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Social Media Can Damage Your Pa Workers Comp Case

Back in August, we touched briefly on the topic of social media with our post 3 Common Tricks Used By Insurance Companies to Fight Pennsylvania Workers’ Compensation. However, since social media is starting to play such a significant role in every day life, we’ve decided it would be worth examining the relationship between Pennsylvania workers’ compensation and social media a little further. 
Simply put, the use of social media during an ongoing Pennsylvania workers’ compensation trial can completely ruin your case. If you have ANY type of social media account (Facebook, Twitter, Google+, etc.) it’s a guarantee that the opposing side is monitoring your accounts closely, just waiting for you to slip up. During an ongoing investigation, it’s really in your best interest to avoid the use of social media until the case is over. However, if you cannot bring yourself to stay away, there are some definite guidelines you need to follow. 
Don’t Mention Your Workers’ Comp Case
Some people think it will help their case if they talk on social media about how painful their injuries are. But in reality, it’s in your best interest to steer clear of any mention of your case. Insurance companies and their attorneys have ways of twisting words and connecting dots you don’t even know exist. Someone you may not get along with may event try to damage your case by commenting on your posts and accusing you of faking. Don’t give the insurance company and their attorneys anything to work with. 
Don’t Post any Status Updates or Photos of You Doing Physical Activity
This should be obvious, but it happens more often than it should. If you are too injured to work, you should not be using social media to share information about your trips to the gym, the time you spent dancing in the bar the other night, or any other form of physical activity. And this is also true for pictures. Even if the picture was taken BEFORE your injury, it’s still giving the opposing side information they can work with. If something goes against your doctor’s orders, don’t do it. And definitely don’t post about it on your Facebook page.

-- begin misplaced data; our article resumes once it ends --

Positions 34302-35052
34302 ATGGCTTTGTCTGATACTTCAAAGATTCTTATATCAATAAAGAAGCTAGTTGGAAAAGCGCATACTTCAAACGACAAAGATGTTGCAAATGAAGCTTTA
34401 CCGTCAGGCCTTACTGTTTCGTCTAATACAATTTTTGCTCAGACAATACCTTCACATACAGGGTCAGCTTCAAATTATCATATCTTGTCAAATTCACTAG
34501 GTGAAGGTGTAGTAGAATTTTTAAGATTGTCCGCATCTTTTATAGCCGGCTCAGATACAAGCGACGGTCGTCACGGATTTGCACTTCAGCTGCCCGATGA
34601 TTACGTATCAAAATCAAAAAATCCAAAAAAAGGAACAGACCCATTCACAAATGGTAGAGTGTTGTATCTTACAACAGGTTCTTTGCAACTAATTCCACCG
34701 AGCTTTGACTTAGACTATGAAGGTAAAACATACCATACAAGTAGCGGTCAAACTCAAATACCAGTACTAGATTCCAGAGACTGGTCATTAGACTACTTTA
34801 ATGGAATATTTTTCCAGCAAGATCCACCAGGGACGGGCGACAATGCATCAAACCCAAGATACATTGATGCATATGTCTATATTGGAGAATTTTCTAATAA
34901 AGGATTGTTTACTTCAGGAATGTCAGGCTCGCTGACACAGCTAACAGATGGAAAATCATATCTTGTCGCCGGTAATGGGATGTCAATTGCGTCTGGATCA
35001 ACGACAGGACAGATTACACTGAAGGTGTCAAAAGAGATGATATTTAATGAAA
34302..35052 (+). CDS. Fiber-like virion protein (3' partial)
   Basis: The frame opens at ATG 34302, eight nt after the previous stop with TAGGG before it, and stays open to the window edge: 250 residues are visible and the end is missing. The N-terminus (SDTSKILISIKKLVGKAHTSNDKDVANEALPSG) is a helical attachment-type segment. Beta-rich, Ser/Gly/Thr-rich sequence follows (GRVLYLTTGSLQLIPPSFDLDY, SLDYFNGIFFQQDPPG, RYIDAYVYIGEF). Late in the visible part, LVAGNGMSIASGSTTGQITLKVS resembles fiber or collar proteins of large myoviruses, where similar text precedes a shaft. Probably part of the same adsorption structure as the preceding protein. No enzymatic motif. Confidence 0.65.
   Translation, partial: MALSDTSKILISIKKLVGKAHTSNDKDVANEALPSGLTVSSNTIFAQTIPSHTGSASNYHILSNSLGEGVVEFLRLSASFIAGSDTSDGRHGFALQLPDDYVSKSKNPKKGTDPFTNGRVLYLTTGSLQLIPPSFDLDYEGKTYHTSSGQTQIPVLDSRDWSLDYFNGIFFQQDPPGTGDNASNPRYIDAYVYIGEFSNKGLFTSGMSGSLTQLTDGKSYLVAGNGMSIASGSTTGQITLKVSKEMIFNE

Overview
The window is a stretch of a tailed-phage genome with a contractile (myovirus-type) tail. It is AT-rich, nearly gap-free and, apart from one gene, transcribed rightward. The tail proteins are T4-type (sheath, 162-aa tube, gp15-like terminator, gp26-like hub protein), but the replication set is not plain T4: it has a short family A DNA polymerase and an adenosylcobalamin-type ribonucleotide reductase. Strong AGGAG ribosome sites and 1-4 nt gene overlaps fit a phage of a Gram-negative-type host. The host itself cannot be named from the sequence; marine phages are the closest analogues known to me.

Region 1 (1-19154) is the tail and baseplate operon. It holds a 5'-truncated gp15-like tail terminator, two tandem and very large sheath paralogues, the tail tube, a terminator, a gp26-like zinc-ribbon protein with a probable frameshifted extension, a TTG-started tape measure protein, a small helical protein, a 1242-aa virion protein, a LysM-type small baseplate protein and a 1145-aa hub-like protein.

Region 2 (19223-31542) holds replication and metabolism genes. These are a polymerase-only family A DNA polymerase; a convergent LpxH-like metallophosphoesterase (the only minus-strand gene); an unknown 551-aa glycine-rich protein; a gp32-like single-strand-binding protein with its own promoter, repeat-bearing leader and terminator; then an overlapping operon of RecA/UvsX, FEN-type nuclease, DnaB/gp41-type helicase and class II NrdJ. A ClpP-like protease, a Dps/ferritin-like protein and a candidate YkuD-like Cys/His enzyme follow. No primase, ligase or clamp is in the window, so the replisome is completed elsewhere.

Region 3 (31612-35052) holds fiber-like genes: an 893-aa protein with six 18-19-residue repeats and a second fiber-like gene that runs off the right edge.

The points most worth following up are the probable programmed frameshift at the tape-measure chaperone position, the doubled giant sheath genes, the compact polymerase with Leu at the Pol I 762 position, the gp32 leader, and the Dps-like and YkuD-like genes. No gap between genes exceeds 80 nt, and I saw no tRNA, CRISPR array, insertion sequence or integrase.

Don’t Say Mean Things about Your Employer, Their Attorney, or the Judge
Even though you are fighting against your employer and their attorney and they may be using unfair tactics against you, it’s in your best interest to remain civil. Posting negative things about these people will make it look like you have a vendetta and will not help your case at all. 
If you live in the Harrisburg, Lewistown, or State College area and have been injured on the job, contact PaWorkersCompHelpNow at 877-COMPHELP for a FREE consultation. Don’t miss out on the benefits you are entitled to. 
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Pa Workers Comp Safety: Working in the Snow

Back in November, we discussed safety tips for working in the cold. And, as any Pennsylvania resident knows, with winter cold comes winter snow. Here are a few safety tips you can use to avoid getting a work-related injury when working in the snow.  
Please Dress Warmly
As we mentioned in the cold safety tips article, it’s important to dress for the weather. Cover all of the body parts with waterproof gloves, hats, and coats. Dress in layers and be sure to wear insulated boots. Also, in extreme cold conditions, be sure to take plenty of breaks, especially if you start to feel too cold.
Driving in the Snow 
During snow storms, driving should be avoided if at all possible. However, if you are in a situation where it is snowing and your employer says driving is absolutely necessary, there are measures you can take to make sure your trip goes smoothly. First, you should make sure that, before you go anywhere, all snow is removed from the vehicle. Be extra careful to clear all of the windows and mirrors. Also, make sure your vehicle has a functioning heater and that the tires are safe for snow travel. If you have options, try to get a vehicle that has four-wheel drive.